EquatIO is multiplying: our latest mathspace & STEM tools

The feedback our wonderful users leave is priceless and helps drive our developer and product roadmap. With that in mind we are excited to share with you some new additions to our digital math tool, EquatIO. 

First up, we’ve got a new molecular viewer which will help students of all ages get to grips with the structure of molecules. There’s also new ways to create and build mathspaces that allow you to enjoy a multipage experience within the same space, as well as new STEM tools that will benefit users of all ages. Read Louis’ blog to discover what’s new as well as getting a sneak peek into the future of our new STEM input button. 

STEM Tools - Full steam ahead in EquatIO

According to the U.S. Department of Commerce, employment in STEM occupations grew much faster than employment in non-STEM occupations over the last decade (24.4 percent versus 4.0 percent). 

We believe it’s important to immerse students in STEM fields because it helps them become better critical thinkers, improves their literacy by exposing them to more complex words, and produces creativity which in turn leads to future innovators in a promising yet competitive workforce. That’s why we are in the process of developing and rolling out a range of new STEM tools within EquatIO. 

Getting up close with molecules

Hot off our development floor is the brand new molecular viewer, designed to help students of all ages engage with 3D renderings of proteins and other chemistry structures up close. We worked closely with friends of Texthelp and EquatIO superusers on ways we could help students to examine the structure of molecules, and understand their geometry. We’ve provided different views of each structure such as ball and stick, a simple stick view, sphere, and more to help students understand the make up of chemical structures.

Image showing the new molecular viewer in EquatIO

The next addition, which is now live is our new STEM tool 'beaker' button is a Periodic Table. The periodic table is a display of elements that are organized by their atomic number. The elements are arranged in a way that allows you to predict the element properties and chemical reactions, even if you don’t know anything about that particular element.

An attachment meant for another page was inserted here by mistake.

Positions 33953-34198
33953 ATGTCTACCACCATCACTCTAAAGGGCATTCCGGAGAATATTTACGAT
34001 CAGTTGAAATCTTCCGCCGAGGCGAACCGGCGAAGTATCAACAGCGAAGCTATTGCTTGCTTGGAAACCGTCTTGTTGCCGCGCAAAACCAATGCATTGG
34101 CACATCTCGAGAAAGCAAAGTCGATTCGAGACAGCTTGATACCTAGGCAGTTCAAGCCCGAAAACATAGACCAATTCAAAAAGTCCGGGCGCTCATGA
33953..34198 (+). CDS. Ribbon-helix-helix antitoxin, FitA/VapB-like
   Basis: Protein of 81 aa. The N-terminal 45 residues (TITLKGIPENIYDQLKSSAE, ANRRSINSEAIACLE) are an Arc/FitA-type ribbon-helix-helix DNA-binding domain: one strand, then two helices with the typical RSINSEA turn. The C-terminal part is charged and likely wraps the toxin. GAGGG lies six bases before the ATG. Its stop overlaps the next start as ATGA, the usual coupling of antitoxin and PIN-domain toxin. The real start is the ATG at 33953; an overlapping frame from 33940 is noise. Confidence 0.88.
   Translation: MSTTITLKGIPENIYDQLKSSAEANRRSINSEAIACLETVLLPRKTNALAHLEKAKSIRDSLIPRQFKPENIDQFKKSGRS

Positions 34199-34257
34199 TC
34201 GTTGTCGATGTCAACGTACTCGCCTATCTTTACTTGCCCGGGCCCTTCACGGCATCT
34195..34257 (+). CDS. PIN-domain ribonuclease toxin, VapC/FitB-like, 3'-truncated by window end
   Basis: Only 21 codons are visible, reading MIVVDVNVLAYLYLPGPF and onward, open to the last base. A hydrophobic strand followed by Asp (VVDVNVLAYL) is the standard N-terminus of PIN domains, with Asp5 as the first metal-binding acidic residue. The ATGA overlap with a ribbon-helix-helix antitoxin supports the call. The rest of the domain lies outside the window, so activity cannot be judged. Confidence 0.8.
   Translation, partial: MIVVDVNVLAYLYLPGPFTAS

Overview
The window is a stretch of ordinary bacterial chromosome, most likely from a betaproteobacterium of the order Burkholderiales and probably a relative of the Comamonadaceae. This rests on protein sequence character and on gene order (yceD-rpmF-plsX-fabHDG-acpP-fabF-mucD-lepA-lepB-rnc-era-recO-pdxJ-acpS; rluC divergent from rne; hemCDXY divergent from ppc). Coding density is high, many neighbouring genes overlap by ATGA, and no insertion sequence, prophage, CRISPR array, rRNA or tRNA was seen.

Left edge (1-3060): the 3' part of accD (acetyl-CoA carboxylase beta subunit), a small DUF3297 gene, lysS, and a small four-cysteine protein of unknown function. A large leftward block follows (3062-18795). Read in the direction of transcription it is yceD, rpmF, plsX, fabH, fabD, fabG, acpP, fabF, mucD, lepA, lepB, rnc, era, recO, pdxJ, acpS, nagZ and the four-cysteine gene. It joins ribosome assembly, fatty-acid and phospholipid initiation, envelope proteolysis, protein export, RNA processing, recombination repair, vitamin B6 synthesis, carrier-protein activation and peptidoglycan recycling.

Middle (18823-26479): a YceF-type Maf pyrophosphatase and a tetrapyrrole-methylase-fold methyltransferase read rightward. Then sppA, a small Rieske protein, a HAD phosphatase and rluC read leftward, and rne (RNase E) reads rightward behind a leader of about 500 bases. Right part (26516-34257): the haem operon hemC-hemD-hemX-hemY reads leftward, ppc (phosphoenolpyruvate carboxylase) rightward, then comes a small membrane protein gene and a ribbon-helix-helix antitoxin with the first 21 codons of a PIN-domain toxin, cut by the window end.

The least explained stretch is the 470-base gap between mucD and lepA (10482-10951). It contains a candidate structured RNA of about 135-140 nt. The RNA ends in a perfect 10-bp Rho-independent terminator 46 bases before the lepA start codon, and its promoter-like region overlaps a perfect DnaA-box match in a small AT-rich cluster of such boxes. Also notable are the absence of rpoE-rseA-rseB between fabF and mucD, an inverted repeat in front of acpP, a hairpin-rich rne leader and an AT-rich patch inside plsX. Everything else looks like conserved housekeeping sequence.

Users of EquatIO will simply select the STEM tool beaker and then select the very first icon above it to display an interactive window containing the periodic table, as demonstrated below. This will enable users to explore the full periodic table, find out more information on each element and easily insert the element(s) they need directly into their work using the Equation Editor.

EquatIO Periodic Table gif

That’s not all...

In addition to the periodic table, we are thrilled to partner with Desmos once again, but this time we are bringing aboard their one of a kind ‘Scientific Calculator.’ Not only is this calculator now integrated into our product, it is the calculator of choice for National and International Assessments such as the IB exam, MYP Assessment, and the NWEA MAP Growth Assessment. 

It is also found in 35 of the 50 United States for their state standardized tests. Click here to find out whether this calculator is allowed on your next standardized test. Or watch the gif below to get started with our new calculator, which is located in the STEM tools interactive window:

Scientific calculator how to

A new mathspace multipage experience 

As well as working on some exciting new STEM tools we have also listened to our wonderful users and introduced a new Mathspace multipace experience. Where users benefit from the ability to make multiple pages in one mathspace thumbnail. 

Watch our video below to get started and discover how this new feature can provide your students with even more ways to engage with math and show their understanding in meaningful and personalized ways within mathspace. 

Exciting new Smart Shapes too

Not only are we excited to announce this new addition to mathspace, but we’ve also made some improvements based on user feedback to two existing Smart Shapes, as well as adding two new shapes: ‘Compass’ and ‘Clock’.

The compass is great for showing angle measures and the clock allows users to see a clock with numbers already pre-established once inserted. After inserting the clock & clicking on it, you can then add a second hand, change to Roman numerals or set the clock to a desired time. The two enhancements to existing Smart Shapes include a number line and coordinate plane, which once clicked on open up a menu where you can add numerals to both shapes.

New EquatIO Mathspace shapes

Let us know how much you love these new features in the comments below, or tell us if there’s something you’re longing for within EquatIO. And if you would like your school or district to benefit from EquatIO’s digital math & STEM tools, visit our website to find out more.